For Parsonsfield singer/banjo player Chris Freeman, the band’s latest release, “Blooming Through the Black,” is a new sonic direction for the alternative folk rock band. The album was recorded in an old, abandoned ax factory.
“We decided we wanted to find a cool place to record and a cool place that was going to effect the sound of the recording,” he said. “This place was all concrete walls, and it had this really long reverb on it. You could play really quietly, but it sounded really full. So, we decided to write and record the album pretty much exclusively in there. We spent six months there, and this album is what came out of that.”
Parsonsfield will bring its latest to Elk Creek Cafe in Millheim on Saturday.
Freeman says the new sounds on the album were inspired by the unique location.
“I don’t know, it sort of had this glow and ephemeral feeling to it where we know we would only be able to be there for a certain amount of time so we wanted to get the sounds that worked there as best we could,” he said. “I think that sort of informed the whole record. We’ve never done something like that before. It provided a different aesthetic than our previous albums.”
The band didn’t have a specific plan for their latest album, other than the firm attraction to the old building.
“We just wanted to make something different than what we’d ever done before,” Freeman said. “This time, the way we did that was through the sonic treatment of it. And, we also wanted to expand out of the mold of the folk songs that we began writing.”
Freeman said that the band started out playing bluegrass songs and old folk songs, and then the members began writing their own music.
“With this record, we brought in different influences and didn’t want to just stick to that structure,” he said. “We just took some risks that we hadn’t before. We also got new instruments, and we use this analog synthesizer on it, etc. We’ve been collecting all sorts of different sounds, and we tried to use many of them.”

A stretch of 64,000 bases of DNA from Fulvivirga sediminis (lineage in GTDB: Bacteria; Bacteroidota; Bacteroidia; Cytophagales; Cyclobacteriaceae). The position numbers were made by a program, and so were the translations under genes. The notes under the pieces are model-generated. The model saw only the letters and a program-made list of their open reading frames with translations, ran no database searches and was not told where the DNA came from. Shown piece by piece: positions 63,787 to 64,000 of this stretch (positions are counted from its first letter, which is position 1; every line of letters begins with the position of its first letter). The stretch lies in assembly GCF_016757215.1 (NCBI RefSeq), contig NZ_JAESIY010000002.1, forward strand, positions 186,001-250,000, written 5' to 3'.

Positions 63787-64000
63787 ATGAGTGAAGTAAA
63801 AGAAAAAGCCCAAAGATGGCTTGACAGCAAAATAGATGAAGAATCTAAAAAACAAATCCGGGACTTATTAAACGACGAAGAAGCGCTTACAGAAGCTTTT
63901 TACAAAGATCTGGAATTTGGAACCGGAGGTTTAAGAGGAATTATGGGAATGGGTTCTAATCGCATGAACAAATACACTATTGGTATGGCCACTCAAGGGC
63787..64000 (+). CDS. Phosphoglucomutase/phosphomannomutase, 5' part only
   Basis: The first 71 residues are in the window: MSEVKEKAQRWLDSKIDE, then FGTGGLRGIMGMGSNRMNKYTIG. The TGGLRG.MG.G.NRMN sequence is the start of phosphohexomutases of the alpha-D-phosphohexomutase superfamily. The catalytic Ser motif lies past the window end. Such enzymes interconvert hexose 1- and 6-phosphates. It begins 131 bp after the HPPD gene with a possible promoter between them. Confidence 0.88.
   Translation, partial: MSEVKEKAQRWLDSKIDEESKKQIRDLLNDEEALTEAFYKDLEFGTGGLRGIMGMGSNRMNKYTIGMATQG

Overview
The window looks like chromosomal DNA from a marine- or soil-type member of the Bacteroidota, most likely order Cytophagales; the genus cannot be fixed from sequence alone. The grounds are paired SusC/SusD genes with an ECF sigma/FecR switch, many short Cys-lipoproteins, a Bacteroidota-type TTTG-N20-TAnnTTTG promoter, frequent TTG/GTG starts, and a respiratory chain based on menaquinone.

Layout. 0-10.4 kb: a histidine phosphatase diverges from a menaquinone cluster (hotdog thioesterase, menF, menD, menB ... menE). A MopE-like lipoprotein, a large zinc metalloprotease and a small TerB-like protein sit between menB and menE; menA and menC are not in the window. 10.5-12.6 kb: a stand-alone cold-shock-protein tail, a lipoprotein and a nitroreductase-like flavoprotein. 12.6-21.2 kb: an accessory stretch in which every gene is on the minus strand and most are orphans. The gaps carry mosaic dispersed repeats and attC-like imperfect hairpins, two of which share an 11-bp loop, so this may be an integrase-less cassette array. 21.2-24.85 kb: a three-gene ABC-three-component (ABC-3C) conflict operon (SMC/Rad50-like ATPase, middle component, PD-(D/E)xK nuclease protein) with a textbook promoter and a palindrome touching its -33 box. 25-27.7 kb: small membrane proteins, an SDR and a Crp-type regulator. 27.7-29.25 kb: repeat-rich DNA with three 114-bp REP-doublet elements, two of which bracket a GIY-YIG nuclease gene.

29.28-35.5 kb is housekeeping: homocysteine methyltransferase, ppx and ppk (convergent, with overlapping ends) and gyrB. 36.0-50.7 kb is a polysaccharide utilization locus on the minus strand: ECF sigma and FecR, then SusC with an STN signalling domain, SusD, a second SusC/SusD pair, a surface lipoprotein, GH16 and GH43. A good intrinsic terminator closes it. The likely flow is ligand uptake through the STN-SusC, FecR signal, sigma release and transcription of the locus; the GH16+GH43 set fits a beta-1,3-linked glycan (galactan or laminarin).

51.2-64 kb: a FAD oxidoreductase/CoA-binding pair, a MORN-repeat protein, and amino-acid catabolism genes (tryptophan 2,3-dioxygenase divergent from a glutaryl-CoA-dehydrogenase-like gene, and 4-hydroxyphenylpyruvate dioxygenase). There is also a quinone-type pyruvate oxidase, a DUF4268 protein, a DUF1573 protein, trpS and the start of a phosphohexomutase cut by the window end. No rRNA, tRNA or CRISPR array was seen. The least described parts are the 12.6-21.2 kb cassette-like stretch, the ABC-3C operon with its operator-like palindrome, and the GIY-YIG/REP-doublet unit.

The Leverett, Mass., band formed through mutual love of classic Americana and folk sounds, Freeman said.
“In college, I joined a folk music club, and I met Antonio (Alcorn) there, our mandolin player,” he said. “There were about six or seven of us at a huge school that really wanted to play old time music. We wanted to play like Irish tunes and Woody Guthrie tunes and all sorts of different old music. That was sort of mistaken as a band when it was really just a weekly jam session. We were asked to open a show at this pretty awesome rock club in New Haven, Conn. We went and played the show, and it became a band.”
The band’s previous trip to Elk Creek Cafe was a raucous, fun affair for all who attended, according to Freeman.
“Last time we were there, we had a really great time,” he said. “It was like a 4 p.m. show on a Sunday afternoon, and people were just going crazy. It was really, really fun to play for such an enthusiastic crowd.”
IF YOU GO
- What: Parsonsfield
- When: 8 p.m. Nov. 5
- Where: Elk Creek Cafe, 100 W. Main St., Millheim
- Info: www.elkcreekcafe.com